In designing the Scottish Surgical Boot Camp (SSBC), the surgical training faculty in Inverness, set out to define and include skills, attitudes, and even values that seemed essential for a safe and “flying start” to surgical training. The content was derived from their observations as trainers of where surgeons (especially trainees) tend to struggle and of which skills had previously been learned “the long way” by apprenticeship or prolonged clinical exposure, or sometimes never learned at all, and which now could be taught early on using a new paradigm of training. Hence, alongside technical skills such as bowel anastomosis and laparoscopic instrument handling, the programme includes sessions devoted to non-technical skills in complex real-life settings, e.g. the leading of a simulated ward round in the face of distractions and the handling of difficult written or spoken communication scenarios. Also included are anecdotal lessons in resilience.
First piloted in 2011, the SSBC was adopted in 2014 by the two Core Surgical Training programmes in Scotland as their introductory course for new start trainees, endorsed by two surgical Royal Colleges (Edinburgh and Glasgow) and fees are subsidised by the NHS Education for Scotland, the body which oversees training for all doctors and healthcare professionals. The current iteration of the programme is shown in Fig. 2. Most sessions include simulation, and it is not difficult to see from the programme how as a whole it mimics the structure of a “surgical day” and “surgical week”. Also built in is an adherence to Issenberg’s highly evidence-based 10 conditions for effective simulation-based learning. For example, skills are practised in a variety of clinical settings, in valid and controlled simulations, with immediate and individualised feedback.
The technical tasks taught and practised using pig tissue in the “wet labs” are limited to three defined, useful tasks not easily accessible to the new start trainee in real clinical practice, which require discipline and repetition and in which the learner rapidly feels the benefit of repetition. These are small bowel anastomosis, skin flaps, and/or vascular anastomosis. Also included is an induction on take-home laparoscopic simulators, to allow practice at home prior to live operating. The non-technical skills are taught using the well-established taxonomy “Non-Technical Skills for Surgeons” (NOTSS) and using varying simulated phone call scenarios and a simulated ward round with detailed individual feedback on the core NOTSS behavioural constructs (situation awareness, decision-making, communication and teamwork, and leadership).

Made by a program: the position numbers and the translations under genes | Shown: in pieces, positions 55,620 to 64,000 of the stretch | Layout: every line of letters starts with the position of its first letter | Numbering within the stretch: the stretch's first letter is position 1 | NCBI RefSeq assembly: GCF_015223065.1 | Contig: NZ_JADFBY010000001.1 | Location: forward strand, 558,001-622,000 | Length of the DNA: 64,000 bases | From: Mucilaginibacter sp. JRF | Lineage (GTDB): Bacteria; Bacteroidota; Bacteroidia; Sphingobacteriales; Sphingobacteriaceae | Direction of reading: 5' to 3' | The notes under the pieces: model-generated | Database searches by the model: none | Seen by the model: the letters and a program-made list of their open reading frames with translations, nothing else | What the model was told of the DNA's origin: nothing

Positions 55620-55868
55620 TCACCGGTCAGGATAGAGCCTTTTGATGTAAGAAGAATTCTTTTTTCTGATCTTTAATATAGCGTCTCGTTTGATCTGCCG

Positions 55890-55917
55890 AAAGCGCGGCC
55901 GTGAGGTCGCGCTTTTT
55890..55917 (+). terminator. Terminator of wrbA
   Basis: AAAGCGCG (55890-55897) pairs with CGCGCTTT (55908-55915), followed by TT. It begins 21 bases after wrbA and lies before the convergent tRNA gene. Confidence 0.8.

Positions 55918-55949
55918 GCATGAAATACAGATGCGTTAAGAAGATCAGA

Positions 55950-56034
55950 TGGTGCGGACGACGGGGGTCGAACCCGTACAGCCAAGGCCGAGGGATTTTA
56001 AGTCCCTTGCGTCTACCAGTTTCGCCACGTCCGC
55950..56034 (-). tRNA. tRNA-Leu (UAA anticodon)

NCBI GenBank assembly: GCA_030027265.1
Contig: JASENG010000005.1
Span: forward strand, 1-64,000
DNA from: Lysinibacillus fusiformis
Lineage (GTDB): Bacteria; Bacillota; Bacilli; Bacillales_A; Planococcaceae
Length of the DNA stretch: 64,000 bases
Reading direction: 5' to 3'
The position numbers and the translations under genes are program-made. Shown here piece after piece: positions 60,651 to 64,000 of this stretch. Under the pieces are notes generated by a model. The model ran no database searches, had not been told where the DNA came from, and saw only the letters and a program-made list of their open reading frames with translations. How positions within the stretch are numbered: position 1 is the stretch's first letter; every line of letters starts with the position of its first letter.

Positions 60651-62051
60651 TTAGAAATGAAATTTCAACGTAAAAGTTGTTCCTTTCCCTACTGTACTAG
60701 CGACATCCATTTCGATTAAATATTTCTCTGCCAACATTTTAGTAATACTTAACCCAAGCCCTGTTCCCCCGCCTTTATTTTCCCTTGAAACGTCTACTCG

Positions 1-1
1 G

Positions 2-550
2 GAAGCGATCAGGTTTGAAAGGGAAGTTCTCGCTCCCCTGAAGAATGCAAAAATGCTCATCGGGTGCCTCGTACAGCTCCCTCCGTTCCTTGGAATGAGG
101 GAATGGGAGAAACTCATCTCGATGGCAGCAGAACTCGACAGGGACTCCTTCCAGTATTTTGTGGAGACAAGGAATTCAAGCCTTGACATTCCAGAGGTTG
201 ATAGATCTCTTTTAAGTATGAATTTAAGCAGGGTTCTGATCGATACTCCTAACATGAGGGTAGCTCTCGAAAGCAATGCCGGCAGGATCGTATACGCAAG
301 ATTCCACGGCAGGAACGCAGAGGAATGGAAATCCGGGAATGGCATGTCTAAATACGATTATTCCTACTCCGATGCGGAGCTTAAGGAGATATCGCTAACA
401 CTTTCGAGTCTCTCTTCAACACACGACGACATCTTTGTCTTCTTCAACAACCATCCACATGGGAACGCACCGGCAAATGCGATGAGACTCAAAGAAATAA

Educational theory has been used to understand the learning that occurs in the Boot Camp by way of a qualitative study.
Walker KG, Blackhall VI, Hogg, ME, Watson AJM. Eight years of surgical boot camps – how we do it now. J Sur Ed 2020; 77(2): 235-241.
Blackhall VI, Cleland J, Moug S, Wilson P, Walker KG. Barriers and facilitators to deliberate practice using take-home laparoscopic simulators. Surg Endos 2019; 33(9): 2951-9.
Cleland J, Patey R, Thomas I, Walker K, O’Connor P, Russ S. Supporting transitions in medical career pathways: the role of simulation-based education. Advances in Simulation 2016; 1: 14.
Cleland J, Walker KG, Gale M, Nicol LG. Understanding the sociocultural complexity of a surgical simulation “Boot Camp”. Med Educ 2016; 50: 829-841.
Nicol LG, Walker KG, Cleland J, Partridge R, Moug S. Incentivising practice with take-home laparoscopic simulators in two UK Core Surgical Training Programmes. BMJ STEL 2016; 0: 1-6.
Thomas I, Nicol L, Regan L, Cleland J, Maliepaard D, Clark L, Walker K, Duncan J. Medical students driven to distraction. Improving patient safety teaching through the use of a simulated ward round experience: a prospective controlled study. BMJ Qual Saf 2015; 24: 154-161.